Thanks for the link on the waterbonder I never seen them before. They look like they would work good.
    I agree...even when I get my deck built...No AC current on the deck even...I don't want to mess with anything falling into the pool. If the pool is bonded to the filter and the only outlet by the pool has the pump plugged into it...There is little chance of introducing anything else electrical into the pool...There for the bonding does the trick...
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    Re: How to bond a resin pool?

    Normally I would never give electrical advice out on the net because it can be misunderstood what I said and that’s what leads to people getting killed or hurt and I don’t want any part of that. But this thread I felt what I had to say was going to help more that hurt, but with Johnt’s last post I don’t want anyone thinking that what I explained can’t happen.

    I was very vague in the way I explained the hair dryer test, but sometimes less info can be better because of less chance of misinterpreting what I said and the theory behind it. What I did in the test was use a large Tupperware tub full of water and put a hair dryer in it. I put one lead of the meter to ground and one in the water and yes that is going to give you 120v because you have a completed circuit to ground. If you leave one lead out you are going to get 0v because you have no circuit and no potential. If you put both leads in the water and at different distances between the leads you get varying voltages because you are creating a different potential between the two leads. This of course is a small scale and the results in a pool will be totally different. The voltage is also going vary by what’s in the water. The more salt and minerals the higher the conductivity, but if your pool is pure water with no minerals in it, the more of an insulator it is.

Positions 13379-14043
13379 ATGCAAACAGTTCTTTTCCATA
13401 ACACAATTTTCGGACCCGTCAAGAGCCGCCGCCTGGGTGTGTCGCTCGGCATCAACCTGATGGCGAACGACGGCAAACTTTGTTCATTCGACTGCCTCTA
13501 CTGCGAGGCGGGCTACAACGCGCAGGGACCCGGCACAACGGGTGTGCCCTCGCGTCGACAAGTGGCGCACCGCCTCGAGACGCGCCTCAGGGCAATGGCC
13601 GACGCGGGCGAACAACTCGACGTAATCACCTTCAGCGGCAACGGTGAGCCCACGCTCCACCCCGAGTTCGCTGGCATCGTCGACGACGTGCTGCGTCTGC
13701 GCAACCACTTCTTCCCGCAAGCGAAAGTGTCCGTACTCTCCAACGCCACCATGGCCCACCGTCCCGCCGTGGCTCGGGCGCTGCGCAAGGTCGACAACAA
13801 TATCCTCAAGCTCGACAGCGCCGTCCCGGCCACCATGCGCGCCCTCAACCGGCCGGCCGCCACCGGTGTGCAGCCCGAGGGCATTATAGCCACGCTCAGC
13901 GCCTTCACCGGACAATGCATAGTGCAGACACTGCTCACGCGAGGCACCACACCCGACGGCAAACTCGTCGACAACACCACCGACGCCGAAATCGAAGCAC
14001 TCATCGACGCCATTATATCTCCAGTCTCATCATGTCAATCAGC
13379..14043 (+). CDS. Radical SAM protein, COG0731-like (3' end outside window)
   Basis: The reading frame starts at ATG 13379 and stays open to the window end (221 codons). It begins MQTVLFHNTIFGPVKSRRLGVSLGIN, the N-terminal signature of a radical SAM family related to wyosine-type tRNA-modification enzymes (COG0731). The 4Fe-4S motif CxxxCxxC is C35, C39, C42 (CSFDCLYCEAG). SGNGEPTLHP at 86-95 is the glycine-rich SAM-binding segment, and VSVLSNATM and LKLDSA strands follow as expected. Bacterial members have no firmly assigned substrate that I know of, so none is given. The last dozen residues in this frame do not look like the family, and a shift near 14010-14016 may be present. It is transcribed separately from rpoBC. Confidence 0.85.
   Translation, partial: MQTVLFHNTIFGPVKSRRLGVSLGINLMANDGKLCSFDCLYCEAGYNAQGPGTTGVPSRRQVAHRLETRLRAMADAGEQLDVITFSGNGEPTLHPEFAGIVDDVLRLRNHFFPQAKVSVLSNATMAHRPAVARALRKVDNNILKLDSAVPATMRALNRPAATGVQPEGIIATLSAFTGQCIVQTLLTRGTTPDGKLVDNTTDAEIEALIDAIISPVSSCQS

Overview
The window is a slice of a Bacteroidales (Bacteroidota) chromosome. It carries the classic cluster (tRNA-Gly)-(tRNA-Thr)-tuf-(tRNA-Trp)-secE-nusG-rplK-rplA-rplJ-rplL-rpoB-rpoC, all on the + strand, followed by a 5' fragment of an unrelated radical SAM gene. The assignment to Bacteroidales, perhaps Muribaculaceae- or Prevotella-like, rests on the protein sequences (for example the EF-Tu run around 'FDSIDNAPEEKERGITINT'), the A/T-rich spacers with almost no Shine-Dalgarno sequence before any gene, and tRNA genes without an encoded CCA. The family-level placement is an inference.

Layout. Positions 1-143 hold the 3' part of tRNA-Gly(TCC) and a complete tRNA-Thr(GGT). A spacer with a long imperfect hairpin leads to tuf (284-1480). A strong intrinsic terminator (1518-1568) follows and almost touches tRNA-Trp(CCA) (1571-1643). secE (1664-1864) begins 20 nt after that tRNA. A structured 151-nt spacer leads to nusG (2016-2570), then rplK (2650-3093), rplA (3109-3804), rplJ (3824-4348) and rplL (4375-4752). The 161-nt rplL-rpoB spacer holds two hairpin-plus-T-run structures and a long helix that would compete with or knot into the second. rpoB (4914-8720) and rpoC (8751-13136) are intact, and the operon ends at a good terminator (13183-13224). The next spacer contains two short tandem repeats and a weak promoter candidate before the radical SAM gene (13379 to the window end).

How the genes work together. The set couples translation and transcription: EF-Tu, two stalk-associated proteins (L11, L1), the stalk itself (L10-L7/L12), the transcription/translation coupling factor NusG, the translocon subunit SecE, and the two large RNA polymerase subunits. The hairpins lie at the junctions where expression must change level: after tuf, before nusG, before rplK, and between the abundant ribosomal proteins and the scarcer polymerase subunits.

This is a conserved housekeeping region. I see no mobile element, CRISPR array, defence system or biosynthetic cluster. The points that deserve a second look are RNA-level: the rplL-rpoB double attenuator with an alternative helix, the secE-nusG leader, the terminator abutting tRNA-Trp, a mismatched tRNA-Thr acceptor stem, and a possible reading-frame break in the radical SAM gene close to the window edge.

Now for the hard part, to explain how you get that difference in potential that Johnt said you can’t.

    What you have to remember is that the further electricity has to travel the lower the voltage is going to be at the other end. The resistance of the water or wire is going to cause the voltage to drop the further it has to travel. So for easy figuring let’s say we have a pool that is 40 feet long and you put 120v on one end of the pool, in theory you could put one lead of your meter right where the electricity is entering the water and the other lead half the length of the pool and you might read 100v and if you put that same lead all the way at the other end you might read 80v and that is what you call potential, because you have a difference in voltage. The voltage drop can vary greatly depending on the resistivity of the water.